Testing out the tech – Allora

©2012 Caroline Briggs

©2012 Caroline Briggs

One of the most unexpected benefits of my foray into stand up comedy is the fact that everyone in the AAC (Augmentative and alternative communication) world now knows of my existence. In fact, if it wasn’t for speech therapy students I wouldn’t have nearly as many followers on Twitter as I do!

This is a good thing in a number of ways. Firstly, it has allowed me to make good contacts in what is a vital area for me. I’ll be honest, I didn’t realise that the AAC community was so big until I started doing stand up. Secondly, it has allowed me to provide feedback as a user to the people that matter and the people who can change things for the better. And thirdly, it has allowed me to trial new products which may be able to enhance my ability to communicate.

After trying out the Proloquo2Go app on my iPad, I was impressed with it so much that I now use it all the time when I’m on stage. With this in mind, I jumped at the opportunity when I was offered the chance to trial the new Allora communication device from Jabbla.

Having used the device for three weeks, I was ready to give feedback to Jabbla regarding my use of the device.

I used the Allora while I was at work and also on certain evenings when I was out with friends.  The Allora is a slightly larger device than what I am used to, however it does have some interesting features.

The feature that makes this device different to other devices of this type is the detachable display.  This is the display that the conversation partner uses when listening to me.  I found that when sat at a table with a number of friends, I could detach the display and place it in the middle of the table for all to see, or pass it to individuals who I wanted to talk to privately.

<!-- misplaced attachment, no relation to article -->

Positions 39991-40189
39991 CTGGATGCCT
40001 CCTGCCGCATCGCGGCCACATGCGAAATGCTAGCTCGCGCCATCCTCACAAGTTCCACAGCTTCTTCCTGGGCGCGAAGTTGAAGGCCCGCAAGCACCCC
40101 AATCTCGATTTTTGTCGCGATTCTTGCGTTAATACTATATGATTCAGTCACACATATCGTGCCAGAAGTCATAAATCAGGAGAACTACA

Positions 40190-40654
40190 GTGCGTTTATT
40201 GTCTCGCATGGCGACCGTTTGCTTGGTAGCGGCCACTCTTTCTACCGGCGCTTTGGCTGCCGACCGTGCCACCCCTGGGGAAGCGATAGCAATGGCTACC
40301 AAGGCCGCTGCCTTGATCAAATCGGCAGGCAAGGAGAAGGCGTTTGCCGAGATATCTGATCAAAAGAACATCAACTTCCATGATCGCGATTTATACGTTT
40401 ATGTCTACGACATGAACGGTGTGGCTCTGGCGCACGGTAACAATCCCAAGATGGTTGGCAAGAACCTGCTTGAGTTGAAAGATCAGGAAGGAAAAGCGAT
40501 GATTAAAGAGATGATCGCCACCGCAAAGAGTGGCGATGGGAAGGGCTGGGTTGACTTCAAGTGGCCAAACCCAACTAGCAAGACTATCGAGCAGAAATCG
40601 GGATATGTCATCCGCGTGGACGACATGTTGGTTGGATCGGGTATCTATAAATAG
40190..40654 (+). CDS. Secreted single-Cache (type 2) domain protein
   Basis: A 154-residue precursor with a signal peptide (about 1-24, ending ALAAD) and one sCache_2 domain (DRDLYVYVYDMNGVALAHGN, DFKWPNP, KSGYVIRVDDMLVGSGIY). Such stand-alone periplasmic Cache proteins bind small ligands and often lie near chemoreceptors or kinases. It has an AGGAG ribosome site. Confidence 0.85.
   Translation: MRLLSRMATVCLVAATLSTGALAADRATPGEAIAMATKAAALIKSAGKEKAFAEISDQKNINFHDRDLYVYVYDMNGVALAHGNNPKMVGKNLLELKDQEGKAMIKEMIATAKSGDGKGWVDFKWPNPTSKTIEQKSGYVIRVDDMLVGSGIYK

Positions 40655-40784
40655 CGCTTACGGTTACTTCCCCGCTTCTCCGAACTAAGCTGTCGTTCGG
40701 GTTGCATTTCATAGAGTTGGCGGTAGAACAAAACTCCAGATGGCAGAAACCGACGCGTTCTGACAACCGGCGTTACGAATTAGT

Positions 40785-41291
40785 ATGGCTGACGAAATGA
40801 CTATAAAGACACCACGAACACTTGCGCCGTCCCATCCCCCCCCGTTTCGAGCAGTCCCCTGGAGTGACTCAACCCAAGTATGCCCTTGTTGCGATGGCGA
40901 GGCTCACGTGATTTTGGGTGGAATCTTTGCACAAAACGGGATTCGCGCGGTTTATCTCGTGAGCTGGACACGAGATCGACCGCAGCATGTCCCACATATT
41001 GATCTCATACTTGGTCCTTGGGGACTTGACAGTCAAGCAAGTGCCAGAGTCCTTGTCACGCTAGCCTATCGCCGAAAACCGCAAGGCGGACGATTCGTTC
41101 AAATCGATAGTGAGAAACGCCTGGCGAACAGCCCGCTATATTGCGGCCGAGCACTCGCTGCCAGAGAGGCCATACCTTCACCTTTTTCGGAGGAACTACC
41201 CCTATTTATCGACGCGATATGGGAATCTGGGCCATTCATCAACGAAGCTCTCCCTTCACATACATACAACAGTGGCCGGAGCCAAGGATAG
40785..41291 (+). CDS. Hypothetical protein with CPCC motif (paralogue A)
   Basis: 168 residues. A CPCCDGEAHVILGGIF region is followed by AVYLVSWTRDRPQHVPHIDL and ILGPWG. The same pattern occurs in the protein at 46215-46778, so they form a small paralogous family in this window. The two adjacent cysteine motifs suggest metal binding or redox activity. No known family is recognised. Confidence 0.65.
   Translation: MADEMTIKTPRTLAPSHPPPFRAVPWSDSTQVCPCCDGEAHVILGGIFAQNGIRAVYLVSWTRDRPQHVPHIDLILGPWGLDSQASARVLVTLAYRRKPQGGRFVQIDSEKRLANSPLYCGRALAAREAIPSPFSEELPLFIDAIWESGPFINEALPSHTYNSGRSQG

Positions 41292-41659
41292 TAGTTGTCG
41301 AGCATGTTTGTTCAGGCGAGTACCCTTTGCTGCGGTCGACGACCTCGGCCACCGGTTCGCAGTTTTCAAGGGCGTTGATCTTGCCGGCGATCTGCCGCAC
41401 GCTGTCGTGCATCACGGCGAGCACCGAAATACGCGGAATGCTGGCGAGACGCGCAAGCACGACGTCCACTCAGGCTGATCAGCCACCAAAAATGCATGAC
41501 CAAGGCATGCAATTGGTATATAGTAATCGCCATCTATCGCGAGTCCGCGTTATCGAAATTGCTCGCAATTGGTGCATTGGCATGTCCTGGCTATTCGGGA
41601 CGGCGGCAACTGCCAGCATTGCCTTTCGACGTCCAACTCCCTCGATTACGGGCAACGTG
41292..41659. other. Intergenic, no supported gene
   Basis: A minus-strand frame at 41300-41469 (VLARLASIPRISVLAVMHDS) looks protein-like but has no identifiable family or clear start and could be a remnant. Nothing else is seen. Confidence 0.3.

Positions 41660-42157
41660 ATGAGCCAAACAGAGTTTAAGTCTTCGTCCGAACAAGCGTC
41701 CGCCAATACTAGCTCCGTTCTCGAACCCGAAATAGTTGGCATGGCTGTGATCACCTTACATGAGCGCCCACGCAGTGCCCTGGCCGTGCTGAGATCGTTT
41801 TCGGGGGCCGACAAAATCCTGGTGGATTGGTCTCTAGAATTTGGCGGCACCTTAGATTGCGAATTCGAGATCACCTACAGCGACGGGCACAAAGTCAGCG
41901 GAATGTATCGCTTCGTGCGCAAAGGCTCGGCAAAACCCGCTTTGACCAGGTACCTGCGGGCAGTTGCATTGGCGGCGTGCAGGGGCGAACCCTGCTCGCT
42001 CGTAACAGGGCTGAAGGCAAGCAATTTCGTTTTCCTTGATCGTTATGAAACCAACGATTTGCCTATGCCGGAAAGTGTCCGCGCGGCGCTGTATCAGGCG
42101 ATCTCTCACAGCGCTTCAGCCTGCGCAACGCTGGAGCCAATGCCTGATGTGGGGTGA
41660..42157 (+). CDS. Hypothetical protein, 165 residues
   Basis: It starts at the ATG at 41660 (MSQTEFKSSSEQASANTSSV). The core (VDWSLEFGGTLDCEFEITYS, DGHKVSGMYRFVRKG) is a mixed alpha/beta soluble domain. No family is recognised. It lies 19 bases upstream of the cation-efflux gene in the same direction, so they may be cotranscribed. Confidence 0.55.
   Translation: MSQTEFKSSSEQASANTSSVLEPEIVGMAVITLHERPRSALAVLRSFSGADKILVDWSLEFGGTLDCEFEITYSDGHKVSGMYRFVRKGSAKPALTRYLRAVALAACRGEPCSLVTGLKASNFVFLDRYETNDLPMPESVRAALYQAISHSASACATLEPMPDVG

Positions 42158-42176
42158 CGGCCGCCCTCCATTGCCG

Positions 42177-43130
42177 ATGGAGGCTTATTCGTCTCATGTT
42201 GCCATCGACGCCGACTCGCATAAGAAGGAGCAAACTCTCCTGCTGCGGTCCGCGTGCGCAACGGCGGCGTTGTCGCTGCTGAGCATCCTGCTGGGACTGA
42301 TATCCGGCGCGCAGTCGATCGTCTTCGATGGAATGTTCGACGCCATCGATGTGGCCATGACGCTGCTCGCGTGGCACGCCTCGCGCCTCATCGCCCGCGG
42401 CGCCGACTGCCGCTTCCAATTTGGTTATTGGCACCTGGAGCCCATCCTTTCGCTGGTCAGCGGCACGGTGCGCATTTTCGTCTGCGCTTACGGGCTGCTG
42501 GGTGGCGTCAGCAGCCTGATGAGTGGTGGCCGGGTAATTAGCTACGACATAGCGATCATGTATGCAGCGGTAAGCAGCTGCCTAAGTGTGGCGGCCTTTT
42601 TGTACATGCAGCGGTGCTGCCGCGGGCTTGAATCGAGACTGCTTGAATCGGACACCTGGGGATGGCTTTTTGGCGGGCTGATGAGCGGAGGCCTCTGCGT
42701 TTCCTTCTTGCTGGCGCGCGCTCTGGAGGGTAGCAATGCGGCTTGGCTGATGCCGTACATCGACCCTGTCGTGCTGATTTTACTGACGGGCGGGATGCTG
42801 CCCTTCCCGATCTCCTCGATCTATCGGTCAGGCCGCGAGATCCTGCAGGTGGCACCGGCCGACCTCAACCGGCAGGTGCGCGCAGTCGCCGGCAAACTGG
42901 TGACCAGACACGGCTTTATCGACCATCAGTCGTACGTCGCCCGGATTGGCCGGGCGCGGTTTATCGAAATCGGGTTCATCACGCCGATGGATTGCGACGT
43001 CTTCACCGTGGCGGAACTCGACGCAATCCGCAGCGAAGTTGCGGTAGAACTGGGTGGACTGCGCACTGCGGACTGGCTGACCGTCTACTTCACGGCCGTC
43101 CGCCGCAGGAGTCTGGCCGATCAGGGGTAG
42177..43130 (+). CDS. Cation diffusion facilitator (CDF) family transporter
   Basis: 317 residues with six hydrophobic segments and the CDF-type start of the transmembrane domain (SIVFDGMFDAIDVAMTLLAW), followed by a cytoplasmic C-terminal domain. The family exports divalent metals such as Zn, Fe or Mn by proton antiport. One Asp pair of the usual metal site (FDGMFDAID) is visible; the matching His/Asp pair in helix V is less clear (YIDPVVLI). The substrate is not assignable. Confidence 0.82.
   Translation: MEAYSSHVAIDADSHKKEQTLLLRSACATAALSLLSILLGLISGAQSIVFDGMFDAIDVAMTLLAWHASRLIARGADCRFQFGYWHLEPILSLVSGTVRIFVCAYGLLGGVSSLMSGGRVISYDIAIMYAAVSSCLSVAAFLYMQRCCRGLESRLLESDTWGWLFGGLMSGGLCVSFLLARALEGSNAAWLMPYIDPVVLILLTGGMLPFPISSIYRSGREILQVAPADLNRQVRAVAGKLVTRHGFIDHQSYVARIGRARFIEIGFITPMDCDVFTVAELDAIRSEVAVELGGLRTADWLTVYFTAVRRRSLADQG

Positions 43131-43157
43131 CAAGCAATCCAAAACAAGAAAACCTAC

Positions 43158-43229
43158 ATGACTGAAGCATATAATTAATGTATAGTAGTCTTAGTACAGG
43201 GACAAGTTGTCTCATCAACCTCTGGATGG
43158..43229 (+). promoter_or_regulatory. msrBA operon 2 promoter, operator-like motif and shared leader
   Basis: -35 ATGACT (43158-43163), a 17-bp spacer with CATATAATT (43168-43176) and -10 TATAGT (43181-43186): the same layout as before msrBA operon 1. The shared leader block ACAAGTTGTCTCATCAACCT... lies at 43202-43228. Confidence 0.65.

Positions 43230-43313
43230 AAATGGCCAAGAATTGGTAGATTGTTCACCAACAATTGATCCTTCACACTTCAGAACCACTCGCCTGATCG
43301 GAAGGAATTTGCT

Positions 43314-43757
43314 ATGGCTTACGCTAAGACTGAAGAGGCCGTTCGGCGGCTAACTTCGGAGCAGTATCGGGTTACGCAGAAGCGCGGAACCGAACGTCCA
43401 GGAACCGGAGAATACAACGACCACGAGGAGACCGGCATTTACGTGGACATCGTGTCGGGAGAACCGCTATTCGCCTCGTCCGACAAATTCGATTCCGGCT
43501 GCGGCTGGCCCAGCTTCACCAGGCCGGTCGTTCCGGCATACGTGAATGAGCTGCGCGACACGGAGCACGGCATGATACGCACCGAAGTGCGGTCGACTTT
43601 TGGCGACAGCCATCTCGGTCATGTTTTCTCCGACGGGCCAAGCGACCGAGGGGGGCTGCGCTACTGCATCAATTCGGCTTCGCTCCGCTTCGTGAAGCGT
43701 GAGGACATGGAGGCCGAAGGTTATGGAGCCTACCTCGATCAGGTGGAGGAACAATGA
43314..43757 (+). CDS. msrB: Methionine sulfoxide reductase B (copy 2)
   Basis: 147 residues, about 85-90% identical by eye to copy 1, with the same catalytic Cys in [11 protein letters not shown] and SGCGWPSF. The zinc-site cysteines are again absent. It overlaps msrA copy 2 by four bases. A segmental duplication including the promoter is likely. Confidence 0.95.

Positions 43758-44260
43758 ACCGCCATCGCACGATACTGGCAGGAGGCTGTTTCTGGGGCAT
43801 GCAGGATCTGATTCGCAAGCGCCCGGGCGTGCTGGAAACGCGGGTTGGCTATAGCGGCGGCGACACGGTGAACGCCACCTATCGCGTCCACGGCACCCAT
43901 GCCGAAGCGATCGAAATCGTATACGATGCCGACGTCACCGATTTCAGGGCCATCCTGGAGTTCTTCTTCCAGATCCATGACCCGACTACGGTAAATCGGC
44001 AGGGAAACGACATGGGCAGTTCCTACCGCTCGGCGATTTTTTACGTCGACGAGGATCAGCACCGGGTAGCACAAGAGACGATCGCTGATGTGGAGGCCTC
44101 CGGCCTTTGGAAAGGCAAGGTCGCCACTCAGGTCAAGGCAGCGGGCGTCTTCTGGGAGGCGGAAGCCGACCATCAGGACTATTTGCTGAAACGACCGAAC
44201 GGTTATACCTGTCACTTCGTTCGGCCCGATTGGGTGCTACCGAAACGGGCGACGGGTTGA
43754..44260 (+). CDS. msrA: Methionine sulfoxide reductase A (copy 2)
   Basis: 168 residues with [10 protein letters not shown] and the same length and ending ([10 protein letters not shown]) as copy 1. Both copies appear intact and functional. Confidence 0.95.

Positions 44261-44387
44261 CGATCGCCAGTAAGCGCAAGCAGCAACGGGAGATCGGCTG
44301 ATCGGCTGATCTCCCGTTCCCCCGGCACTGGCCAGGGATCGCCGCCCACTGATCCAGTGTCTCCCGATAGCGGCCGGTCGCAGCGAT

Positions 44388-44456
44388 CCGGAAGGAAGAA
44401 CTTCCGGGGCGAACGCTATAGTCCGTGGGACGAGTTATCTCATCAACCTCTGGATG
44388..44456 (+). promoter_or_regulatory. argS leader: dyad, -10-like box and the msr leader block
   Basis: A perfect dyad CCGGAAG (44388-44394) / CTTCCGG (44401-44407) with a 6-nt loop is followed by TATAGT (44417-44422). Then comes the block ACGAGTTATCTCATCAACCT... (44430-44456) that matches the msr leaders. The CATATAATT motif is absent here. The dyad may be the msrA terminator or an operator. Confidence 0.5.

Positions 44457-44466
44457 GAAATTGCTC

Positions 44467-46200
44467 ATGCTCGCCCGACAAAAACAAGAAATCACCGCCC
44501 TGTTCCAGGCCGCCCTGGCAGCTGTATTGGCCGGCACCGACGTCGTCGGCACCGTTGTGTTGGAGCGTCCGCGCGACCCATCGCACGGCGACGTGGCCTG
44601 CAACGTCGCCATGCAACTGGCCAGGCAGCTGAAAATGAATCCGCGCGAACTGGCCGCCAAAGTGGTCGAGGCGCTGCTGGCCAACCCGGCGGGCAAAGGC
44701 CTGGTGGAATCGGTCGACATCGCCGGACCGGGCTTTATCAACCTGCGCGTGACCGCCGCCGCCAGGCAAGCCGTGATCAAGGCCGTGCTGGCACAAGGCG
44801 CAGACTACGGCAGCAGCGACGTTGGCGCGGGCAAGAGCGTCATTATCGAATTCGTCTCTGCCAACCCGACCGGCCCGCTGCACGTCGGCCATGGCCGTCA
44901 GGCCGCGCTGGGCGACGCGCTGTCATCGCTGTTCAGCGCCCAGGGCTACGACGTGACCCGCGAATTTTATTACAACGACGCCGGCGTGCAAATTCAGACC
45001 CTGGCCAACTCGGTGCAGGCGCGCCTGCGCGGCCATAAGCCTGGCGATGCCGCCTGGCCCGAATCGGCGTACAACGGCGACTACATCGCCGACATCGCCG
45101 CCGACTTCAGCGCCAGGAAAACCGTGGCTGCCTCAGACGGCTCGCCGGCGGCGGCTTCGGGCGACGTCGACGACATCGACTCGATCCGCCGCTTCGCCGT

I found that because of this, people focussed less on my device and so this reduced people crowding over me or looking over my shoulder at my display to see what I was typing.  Ironically, this enabled me to feel more included in the group.

Other aspects of the device I liked were the slightly larger keys which made it easier to type my messages out.  The clarity of the screen when used outside was good and the sound of the voice coming out of the device speakers was good too.

One of the most useful features was the size of the user screen which had the ability to adjust the font size and the number of lines viewed.  When I was typing larger messages, being able to see most of the message I was typing allowed me to keep my train of thought and, if I needed to make changes, the cursor keys on the keyboard allowed me to easily do so.

I would make a few improvements however. I mentioned that I liked the detachable screen but I found it slightly fiddly to detach.  I assume that over time the mechanism would loosen a little and this would be easier to do.

The device comes with an ‘in-use’ case but doesn’t cover the keyboard when not in use.  It would be good to be able to cover it up when I am not using it, although it does come with a storage bag that does cover it up.

Overall, I found that the Allora gave me everything that I would expect from a communication device.  It was reliable, the displays are bright and clear (even in bright daylight) and the sound quality was excellent.

The detachable display helped to include me more in group discussions.  There is a trade off with size compared to other devices.  The Allora is slightly larger than other similar devices, but this is due to the larger user display and extra keys on the keyboard.  So it is a larger device, but the editing of text is so much easier than on other devices.

You can get more information about the Allora at http://www.techcess.co.uk/allora/

While I’m talking about communication, have a watch of the talk I did at the Communication Matters conference last year, where I mention the finer points of using a communication aid to deliver my jokes….

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